Categories
. . .

Kim Magowan & Michelle Ross ~Abuse and Other Words My Mother and I Disagree About

My moth­er acts like the con­flict between her and me is seman­tic, rather than due to her crap­py par­ent­ing. For instance, when I try to talk to her about how when I was a kid and she was pissed at me, or sim­ply found me irri­tat­ing and noisy, she would make me sit in the garage by myself for hours (pitch dark, smelling like ran­cid milk), she says, “It’s ridicu­lous to call that ‘abuse’! I nev­er laid a hand on you. Your gen­er­a­tion is much too loosey-goosey with words.”

Which makes me smile— mad­den­ing as my moth­er is, the way she’ll let fly some phrase like “loosey-goosey,” as if she’s a fifties house­wife in a flow­ered apron, kills me.

So I press her. I want to know what oth­er words she takes umbrage with.

She gives me a look to con­firm that I’m not mess­ing with her (my moth­er and I have min­i­mal trust in each oth­er), and says, “All right, what about gen­der? In my day, gen­der was a con­crete thing that you just were. You all act as if it’s a cos­tume you can just throw on. ‘Today I’m feel­ing like a girl.’ Gender is not some­thing you feel!”

Says the woman who tells me I ought to make an effort to look more fem­i­nine,” I say. “And what about your birth­day twin?”

My moth­er hates it when I call David Bowie her birth­day twin, though it is true they share the same birthday—same year as well as the same date. I real­ized this only after he died, and weird­ly, this fact prompt­ed me to call her when I heard the news. I took Bowie’s death hard. What my moth­er said: “You didn’t even know the man. It makes no sense to be so sad.”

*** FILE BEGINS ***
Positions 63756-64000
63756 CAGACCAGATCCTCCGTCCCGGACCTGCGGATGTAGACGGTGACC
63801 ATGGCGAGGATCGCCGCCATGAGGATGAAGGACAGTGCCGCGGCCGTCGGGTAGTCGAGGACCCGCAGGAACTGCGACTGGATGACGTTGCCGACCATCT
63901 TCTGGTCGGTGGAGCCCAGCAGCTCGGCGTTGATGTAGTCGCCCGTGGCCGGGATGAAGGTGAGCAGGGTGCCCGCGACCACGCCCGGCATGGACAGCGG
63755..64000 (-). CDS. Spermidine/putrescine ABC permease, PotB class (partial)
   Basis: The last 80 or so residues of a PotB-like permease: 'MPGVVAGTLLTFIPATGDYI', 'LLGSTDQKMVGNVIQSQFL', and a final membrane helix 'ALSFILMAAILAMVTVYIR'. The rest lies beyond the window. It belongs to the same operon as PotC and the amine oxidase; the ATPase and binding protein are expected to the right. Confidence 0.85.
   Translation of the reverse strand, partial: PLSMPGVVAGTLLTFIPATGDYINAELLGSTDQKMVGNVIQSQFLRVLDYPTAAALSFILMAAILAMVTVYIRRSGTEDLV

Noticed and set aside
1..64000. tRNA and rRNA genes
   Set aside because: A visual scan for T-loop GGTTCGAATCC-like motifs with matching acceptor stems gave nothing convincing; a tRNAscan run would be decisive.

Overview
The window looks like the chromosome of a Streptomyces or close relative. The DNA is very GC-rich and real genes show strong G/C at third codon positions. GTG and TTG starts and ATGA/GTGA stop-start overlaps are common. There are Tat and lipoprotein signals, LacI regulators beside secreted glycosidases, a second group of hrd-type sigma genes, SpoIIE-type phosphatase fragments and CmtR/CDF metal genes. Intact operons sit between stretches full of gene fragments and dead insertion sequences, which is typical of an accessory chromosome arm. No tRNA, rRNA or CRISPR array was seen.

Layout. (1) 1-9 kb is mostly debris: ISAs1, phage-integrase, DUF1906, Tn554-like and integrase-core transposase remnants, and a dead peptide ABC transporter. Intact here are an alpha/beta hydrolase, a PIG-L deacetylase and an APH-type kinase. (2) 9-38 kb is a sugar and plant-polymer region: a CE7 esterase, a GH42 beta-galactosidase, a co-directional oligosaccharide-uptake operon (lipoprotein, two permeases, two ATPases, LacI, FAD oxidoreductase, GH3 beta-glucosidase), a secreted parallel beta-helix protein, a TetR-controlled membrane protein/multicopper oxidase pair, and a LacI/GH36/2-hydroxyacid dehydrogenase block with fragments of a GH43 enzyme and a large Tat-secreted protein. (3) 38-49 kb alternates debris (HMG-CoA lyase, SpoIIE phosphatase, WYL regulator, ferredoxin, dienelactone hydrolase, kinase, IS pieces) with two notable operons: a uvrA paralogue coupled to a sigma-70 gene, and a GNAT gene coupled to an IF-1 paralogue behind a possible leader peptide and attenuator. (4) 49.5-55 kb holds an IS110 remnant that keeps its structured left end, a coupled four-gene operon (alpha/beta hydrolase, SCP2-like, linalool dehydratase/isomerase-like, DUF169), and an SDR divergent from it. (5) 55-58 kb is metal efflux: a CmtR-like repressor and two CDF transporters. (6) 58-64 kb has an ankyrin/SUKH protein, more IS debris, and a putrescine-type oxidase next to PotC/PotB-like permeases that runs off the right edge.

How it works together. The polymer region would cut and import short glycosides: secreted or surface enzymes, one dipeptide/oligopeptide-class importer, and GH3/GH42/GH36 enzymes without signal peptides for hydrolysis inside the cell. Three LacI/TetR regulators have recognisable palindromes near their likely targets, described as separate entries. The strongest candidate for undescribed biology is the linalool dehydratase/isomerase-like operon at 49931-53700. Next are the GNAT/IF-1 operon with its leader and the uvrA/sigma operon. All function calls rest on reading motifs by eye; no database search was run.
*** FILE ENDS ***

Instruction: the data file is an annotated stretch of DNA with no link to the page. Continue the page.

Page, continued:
Impossible to explain to her that as a kid, I felt more seen by David Bowie than I did by my own moth­er. Those long, dark hours in the garage, Bowie was who kept me com­pa­ny. I sang “Life on Mars?” to myself and the crick­ets.

On the phone that evening, I repeat­ed “sad­den­ing bore” over and over again until my moth­er said, “Finis!”

Now she says, “His songs are non­sense.”

And what do you mean by non­sense?”

My moth­er looks at me, again to ver­i­fy that I’m not fuck­ing with her, and appar­ent­ly decides instead I’m a moron. She twirls one hand in the air, con­vey­ing dis­missal. “Poppycock. Balderdash,” she says, and again my irri­ta­tion at her dis­solves in the face of her words. The fifties house­wife with the apron morphs into some Victorian lord with a hooked, dis­dain­ful nose and a bur­gundy vel­vet smok­ing jack­et.

Sometimes I think my moth­er and I would final­ly get along if, instead of try­ing to com­mu­ni­cate, to explain our­selves to each oth­er, we just sat across a table and occa­sion­al­ly emit­ted sin­gle words: “star­ship,” “per­ni­cious,” “grasshop­per.”

~

Kim Magowan lives in San Francisco and teach­es in the Department of Literatures and Languages at Mills College. Her short sto­ry col­lec­tion Undoing (2018) won the 2017 Moon City Press Fiction Award. Her nov­el The Light Source is forth­com­ing from 7.13 Books this July. Her fic­tion has been pub­lished wide­ly.  She is the Fiction Editor of Pithead Chapelwww.kimmagowan.com

Michelle Ross is the author of There’s So Much They Haven’t Told You (2017), which won the 2016 Moon City Press Short Fiction Award.  Her fic­tion has recent­ly appeared or is forth­com­ing in Alaska Quarterly Review, Colorado Review, Electric Literature, and oth­er venues. She is Fiction Editor of Atticus Review. She lives in Tucson, Arizona.  www.michellenross.com